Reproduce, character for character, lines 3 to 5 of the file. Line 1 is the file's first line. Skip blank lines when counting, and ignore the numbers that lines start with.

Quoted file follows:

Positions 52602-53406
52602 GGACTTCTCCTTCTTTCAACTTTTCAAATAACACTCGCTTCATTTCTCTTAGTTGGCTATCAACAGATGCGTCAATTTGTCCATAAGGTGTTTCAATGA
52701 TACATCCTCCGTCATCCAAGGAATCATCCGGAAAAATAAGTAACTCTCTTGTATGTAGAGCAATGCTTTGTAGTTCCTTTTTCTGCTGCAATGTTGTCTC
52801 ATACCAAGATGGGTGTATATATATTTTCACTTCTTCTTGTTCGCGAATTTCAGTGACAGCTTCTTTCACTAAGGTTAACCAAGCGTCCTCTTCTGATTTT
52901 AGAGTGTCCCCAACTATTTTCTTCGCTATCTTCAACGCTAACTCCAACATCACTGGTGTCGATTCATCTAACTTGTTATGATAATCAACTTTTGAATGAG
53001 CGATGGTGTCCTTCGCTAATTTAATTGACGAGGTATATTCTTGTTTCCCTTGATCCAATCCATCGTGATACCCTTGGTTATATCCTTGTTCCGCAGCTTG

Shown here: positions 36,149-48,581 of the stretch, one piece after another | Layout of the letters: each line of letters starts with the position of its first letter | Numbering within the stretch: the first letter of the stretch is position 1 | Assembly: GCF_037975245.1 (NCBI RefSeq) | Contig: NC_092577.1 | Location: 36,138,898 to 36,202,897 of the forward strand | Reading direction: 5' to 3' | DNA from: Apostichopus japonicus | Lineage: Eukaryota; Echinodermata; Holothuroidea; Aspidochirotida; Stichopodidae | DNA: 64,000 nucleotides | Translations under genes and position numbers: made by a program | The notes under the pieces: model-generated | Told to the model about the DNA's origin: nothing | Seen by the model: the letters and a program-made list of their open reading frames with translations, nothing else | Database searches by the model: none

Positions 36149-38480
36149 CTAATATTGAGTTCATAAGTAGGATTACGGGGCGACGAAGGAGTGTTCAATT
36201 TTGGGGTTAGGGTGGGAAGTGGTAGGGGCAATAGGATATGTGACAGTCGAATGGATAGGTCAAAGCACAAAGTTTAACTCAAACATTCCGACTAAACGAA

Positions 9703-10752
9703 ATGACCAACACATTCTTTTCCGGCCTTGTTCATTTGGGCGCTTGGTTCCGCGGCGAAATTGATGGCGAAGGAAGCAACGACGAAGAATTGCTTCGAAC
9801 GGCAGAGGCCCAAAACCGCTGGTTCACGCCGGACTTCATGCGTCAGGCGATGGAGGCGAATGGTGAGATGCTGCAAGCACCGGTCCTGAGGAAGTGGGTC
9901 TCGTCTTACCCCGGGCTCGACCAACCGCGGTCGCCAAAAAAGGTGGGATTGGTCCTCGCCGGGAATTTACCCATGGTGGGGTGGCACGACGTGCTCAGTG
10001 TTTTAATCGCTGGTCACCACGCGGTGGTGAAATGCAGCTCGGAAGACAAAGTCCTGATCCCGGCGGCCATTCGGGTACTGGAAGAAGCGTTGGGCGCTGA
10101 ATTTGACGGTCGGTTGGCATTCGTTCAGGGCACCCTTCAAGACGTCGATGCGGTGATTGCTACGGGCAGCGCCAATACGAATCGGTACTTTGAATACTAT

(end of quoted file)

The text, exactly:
52701 TACATCCTCCGTCATCCAAGGAATCATCCGGAAAAATAAGTAACTCTCTTGTATGTAGAGCAATGCTTTGTAGTTCCTTTTTCTGCTGCAATGTTGTCTC
52801 ATACCAAGATGGGTGTATATATATTTTCACTTCTTCTTGTTCGCGAATTTCAGTGACAGCTTCTTTCACTAAGGTTAACCAAGCGTCCTCTTCTGATTTT
52901 AGAGTGTCCCCAACTATTTTCTTCGCTATCTTCAACGCTAACTCCAACATCACTGGTGTCGATTCATCTAACTTGTTATGATAATCAACTTTTGAATGAG